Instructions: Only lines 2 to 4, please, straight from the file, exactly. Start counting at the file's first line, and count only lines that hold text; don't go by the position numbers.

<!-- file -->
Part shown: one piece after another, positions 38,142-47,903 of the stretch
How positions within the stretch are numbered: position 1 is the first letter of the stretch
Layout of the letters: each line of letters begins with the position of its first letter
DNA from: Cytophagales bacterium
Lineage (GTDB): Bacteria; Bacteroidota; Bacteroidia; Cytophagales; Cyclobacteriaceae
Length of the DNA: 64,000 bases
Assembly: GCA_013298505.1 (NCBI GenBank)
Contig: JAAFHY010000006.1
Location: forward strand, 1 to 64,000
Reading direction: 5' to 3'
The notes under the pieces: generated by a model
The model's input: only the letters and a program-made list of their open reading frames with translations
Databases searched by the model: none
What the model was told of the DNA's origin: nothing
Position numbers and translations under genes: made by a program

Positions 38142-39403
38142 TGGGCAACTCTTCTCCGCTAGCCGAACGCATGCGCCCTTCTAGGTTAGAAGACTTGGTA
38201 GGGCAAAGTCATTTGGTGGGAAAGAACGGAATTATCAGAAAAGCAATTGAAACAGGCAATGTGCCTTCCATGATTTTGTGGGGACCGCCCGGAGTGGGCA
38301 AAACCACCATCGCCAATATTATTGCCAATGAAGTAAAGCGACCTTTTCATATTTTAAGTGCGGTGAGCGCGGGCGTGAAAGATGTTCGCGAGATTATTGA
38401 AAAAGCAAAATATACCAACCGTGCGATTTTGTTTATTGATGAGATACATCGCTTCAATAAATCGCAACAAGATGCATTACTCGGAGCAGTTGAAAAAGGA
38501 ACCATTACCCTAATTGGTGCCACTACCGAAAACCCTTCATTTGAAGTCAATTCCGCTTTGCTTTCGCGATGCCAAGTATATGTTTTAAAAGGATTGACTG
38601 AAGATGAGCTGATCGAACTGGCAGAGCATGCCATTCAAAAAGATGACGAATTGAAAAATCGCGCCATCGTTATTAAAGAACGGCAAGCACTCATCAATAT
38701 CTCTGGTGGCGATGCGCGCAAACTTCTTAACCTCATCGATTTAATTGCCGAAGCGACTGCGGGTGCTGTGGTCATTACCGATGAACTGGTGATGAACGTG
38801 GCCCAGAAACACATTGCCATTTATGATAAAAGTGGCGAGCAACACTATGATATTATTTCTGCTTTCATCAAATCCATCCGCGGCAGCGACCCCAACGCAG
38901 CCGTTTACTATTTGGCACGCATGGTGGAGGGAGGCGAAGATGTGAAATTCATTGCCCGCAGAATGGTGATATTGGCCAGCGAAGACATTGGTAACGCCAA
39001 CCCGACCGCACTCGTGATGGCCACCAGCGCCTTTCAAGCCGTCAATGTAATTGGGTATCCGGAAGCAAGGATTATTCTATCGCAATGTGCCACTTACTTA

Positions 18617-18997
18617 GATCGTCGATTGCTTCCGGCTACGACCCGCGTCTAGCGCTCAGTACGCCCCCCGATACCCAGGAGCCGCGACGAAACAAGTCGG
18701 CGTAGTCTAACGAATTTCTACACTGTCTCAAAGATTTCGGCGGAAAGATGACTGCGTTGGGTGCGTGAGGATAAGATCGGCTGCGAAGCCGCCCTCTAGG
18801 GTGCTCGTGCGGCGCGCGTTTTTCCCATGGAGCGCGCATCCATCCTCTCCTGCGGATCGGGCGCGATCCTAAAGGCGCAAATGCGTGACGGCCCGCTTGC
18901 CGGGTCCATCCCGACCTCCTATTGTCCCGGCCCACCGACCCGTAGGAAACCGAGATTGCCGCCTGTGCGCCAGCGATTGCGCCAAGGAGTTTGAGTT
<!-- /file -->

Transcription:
How positions within the stretch are numbered: position 1 is the first letter of the stretch
Layout of the letters: each line of letters begins with the position of its first letter
DNA from: Cytophagales bacterium